Now, I do understand that babies are technically produced rather than consumed, but I would hope that, in this age of medicine, the supply and demand for babies at least approximately equalizes. In this way, we can talk about them as either normal goods – goods where demand for them increases as income increases – or inferior goods – goods where demand decreases as income rises. (See here for a video refresher on the determinants of demand.) On a macroeconomic level, normal and inferior goods are roughly equivalent to cyclical assets, which rise in value during good economic times, and countercyclical assets, which rise in value during bad economic times, respectively.
Fewer babies were born in 2008 than the prior year, and it appears to be linked to the recession, a new study shows.
The number of births in 25 states where data was collected fell to 2.29 million in 2008, down from 2.33 million a year earlier, according to the Pew Research Center.
The birth rate — the share of women between ages 15 and 44 who gave birth – also fell in 20 of the 25 states. The overall birth rate dropped 1.6% to 68.8 births per 1,000 women of childbearing age.
The researchers relied on state level data to help parse the relationship between births and economic trends in the region. The 25 states surveyed account for 54% of all women of childbearing age in the U.S. and the same percentage of babies born annually.
“The analysis suggests that the falloff in fertility coincides with deteriorating economic conditions,” the report says. “There is a strong association between the magnitude of fertility change in 2008 across states and key economic indicators including changes in per capita income, housing prices and share of the working-age population that is employed across states.”
I find this interesting on a number of levels. My initial gut reaction is to say “wow, I’m impressed that people are being responsible in assessing whether they have the appropriate resources to properly raise a child.” Furthermore, it certainly is the case (not that I would know personally) that there are a lot of immediate costs associated with newborn babies. On the other hand, the ability to raise a child from a financial standpoint depends on a family’s financial situation over the next 18 years or so, not just on today’s circumstances. This suggests that households either expect this recession dealie we’ve got going on to persist for a really long time or they are overweighting current conditions in their decision-making processes. In general, people tend to overestimate the degree to which the future is likely to look like the present. (Adjustable-rate mortgages, anyone?)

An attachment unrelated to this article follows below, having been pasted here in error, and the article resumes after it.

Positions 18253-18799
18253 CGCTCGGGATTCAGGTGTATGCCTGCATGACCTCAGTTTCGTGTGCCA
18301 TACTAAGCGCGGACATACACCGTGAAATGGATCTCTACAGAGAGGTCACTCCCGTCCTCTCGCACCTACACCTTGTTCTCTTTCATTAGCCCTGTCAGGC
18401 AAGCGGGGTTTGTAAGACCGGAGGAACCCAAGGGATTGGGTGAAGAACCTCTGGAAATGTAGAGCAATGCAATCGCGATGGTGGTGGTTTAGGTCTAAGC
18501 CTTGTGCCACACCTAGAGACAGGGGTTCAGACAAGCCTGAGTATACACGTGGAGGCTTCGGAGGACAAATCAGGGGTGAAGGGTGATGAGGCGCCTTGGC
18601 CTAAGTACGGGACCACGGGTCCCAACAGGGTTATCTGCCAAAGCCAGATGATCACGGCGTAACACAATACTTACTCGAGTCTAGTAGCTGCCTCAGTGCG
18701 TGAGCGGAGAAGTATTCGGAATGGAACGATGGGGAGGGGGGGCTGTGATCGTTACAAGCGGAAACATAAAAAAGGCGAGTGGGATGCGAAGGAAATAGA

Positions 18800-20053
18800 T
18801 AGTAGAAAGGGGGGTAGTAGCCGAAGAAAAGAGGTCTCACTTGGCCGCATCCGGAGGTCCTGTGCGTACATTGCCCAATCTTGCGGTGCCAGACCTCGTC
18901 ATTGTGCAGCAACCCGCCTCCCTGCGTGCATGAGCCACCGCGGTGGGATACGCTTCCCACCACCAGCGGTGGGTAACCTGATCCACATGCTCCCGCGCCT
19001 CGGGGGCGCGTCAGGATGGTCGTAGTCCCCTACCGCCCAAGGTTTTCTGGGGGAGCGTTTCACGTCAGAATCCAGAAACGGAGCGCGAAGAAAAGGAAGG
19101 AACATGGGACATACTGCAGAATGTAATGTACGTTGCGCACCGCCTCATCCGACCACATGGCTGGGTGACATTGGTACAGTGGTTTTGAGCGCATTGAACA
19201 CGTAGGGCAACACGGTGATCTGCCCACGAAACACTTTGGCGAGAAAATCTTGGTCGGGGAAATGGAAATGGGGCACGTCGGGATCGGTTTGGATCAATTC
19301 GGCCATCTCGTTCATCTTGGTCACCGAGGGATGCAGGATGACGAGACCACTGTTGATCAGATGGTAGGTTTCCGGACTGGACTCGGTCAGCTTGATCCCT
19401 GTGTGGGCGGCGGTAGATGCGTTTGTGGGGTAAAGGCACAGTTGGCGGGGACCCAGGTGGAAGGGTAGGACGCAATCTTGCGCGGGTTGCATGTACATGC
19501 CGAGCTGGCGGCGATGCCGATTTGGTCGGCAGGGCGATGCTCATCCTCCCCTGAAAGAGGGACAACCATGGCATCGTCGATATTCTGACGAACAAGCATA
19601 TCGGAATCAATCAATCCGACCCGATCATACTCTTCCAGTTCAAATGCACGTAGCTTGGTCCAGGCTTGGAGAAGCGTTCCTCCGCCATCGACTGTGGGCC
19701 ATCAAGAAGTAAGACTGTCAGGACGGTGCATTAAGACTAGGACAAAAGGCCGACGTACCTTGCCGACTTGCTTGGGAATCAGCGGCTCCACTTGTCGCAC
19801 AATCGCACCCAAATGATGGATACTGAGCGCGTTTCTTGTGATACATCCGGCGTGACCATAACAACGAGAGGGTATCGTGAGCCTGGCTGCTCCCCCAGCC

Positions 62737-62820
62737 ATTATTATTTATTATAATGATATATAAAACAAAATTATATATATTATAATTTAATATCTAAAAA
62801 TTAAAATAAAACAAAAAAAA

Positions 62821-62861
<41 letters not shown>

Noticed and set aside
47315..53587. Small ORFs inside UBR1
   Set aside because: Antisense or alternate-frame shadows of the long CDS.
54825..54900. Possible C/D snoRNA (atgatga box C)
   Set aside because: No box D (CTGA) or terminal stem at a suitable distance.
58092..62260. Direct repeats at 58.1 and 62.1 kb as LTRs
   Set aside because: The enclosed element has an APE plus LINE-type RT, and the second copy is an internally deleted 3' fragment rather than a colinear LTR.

Economically speaking, contraception is a substitute for children (yeah, I went there), so if households see the recession as causing an effective price increase on children, the demand for birth control should increase as a result. Does this also mean that birth control pills count as an inferior good?
Update: So I was half kidding about the birth control thing, but apparently I wasn’t far off. Shortly after finishing this post, I came upon an article entitled “Is the Crappy Economy Causing Men to Neuter Themselves?”. Apparently there’s some empirical evidence that vasectomies are inferior goods or countercyclical assets or whatever. Ouch.